GCA Offers AP Courses in which college credit can be earned with an exam at the end of the year.
This is an advanced placement course designed to prepare students to take the AP Calculus exam at the end of the school year. This course covers limits, derivatives, application of derivatives, integrals, and techniques of integration. Students receive practice from their text, various calculus Internet sites, and computer software. The graphing calculator is utilized as outlined by the Advanced Mathematics Courses. Prerequisite: Pre-Calculus. $100 non-refundable fee.
This one-year advanced placement course engages college-bound seniors in the careful reading and critical analysis of classic and contemporary American and European literature. Through the active reading of a rigorous selection of texts, students will deepen their understanding of the ways writers use language to provide both meaning and pleasure for their readers. Writing assignments focus on the 6+1 traits of writing and include critical analysis of literature. WRiting instruction focuses on developing coherence, unity, precision, structure, and stylistic maturity. This course is designed to prepare students to take the AP English Literature and Composition exam at the end of the school year with the possibility of college credit if a passing grade is achieved. Approved titles: The Metamorphosis by Franz Kafka; The House on Mango Street by Sandra Cisneros; Their Eyes were Watching God by Zora Neal Hurston; Lord of the Flies by William Golding; Great Expectations by Charles Dickens; Brave New World by Aldous Huxley; The Kite Runner by Khalid Hosseini; The Glass Menagerie by Tennessee Williams; Much Ado About Nothing by William Shakespeare; King Lear by William Shakespeare; Hamlet by William Shakespeare; Death of a Salesman by Arthur Miller; poetry by William Blake, e.e. cummings, Lord Byron, Langston Hughes, and T.S. Eliot. Teacher recommendation required; $100 non-refundable fee.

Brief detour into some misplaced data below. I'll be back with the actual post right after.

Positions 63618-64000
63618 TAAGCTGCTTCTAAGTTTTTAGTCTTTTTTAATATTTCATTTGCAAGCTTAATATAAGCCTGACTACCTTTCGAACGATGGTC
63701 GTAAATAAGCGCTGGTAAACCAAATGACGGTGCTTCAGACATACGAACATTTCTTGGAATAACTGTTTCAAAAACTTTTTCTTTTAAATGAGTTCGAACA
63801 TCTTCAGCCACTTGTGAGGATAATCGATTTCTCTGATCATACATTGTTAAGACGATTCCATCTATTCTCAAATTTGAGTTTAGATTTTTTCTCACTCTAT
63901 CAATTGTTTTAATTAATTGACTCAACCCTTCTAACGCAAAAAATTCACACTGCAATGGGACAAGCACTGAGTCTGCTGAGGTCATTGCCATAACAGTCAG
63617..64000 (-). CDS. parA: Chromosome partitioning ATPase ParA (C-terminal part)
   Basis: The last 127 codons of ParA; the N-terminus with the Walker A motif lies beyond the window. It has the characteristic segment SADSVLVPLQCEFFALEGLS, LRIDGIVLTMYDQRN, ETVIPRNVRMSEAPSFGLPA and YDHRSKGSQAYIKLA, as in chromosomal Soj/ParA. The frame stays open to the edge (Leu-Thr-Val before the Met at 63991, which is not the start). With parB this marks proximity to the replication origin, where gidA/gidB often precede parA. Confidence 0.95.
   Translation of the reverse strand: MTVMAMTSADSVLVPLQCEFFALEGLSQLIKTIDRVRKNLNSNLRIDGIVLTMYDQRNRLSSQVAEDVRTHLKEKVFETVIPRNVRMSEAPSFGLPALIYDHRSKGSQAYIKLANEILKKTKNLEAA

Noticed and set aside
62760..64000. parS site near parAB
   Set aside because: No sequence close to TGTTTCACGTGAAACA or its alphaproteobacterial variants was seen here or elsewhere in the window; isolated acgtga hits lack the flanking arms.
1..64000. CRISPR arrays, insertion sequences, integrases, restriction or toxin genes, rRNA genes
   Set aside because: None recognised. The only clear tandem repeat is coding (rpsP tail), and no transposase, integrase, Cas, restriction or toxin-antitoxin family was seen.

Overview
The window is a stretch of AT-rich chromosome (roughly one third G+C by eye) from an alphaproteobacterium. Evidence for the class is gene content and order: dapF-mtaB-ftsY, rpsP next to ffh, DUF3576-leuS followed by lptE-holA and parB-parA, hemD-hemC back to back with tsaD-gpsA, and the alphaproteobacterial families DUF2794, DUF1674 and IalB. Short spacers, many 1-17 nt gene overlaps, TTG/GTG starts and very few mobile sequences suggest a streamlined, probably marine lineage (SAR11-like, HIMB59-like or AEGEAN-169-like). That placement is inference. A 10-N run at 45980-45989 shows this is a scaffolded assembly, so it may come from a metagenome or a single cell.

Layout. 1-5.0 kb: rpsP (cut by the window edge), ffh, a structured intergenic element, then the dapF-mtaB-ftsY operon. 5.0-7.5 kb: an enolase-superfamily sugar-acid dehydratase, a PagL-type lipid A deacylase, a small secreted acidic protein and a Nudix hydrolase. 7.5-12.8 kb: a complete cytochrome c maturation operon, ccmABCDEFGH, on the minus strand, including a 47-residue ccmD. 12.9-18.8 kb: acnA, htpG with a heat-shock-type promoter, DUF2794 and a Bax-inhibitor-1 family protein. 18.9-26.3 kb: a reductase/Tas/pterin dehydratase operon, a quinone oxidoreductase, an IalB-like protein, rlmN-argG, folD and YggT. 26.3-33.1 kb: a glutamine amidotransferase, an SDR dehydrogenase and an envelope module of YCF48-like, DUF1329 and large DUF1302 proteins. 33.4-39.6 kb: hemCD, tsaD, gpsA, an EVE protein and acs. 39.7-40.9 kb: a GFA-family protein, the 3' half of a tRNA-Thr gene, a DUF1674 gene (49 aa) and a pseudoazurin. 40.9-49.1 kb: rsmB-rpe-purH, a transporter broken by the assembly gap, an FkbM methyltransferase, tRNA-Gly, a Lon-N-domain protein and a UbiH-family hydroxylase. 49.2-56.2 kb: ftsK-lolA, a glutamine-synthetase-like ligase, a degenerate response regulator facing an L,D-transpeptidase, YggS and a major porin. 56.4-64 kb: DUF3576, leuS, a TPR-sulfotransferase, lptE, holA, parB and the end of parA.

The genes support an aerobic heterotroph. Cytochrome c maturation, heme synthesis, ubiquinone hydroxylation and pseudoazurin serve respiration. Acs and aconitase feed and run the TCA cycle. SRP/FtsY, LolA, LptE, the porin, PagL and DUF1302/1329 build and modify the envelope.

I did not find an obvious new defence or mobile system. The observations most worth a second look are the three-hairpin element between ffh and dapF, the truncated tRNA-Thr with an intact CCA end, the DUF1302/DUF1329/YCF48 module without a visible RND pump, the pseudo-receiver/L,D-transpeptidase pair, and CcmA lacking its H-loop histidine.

The program prepares students for intermediate and advanced college courses by making demands upon them equivalent to those made by full-year introductory college courses. Students should learn to assess historical materials—their relevance to a given interpretive problem, their reliability, and their importance—and to weigh the evidence and interpretations presented in historical scholarship. An AP United States History course should thus develop the skills necessary to arrive at conclusions on the basis of an informed judgment and to present reasons and evidence clearly and persuasively in an essay format. Request placement through teacher; $100 non-refundable fee.
A dual credit college course. Request placement through teacher.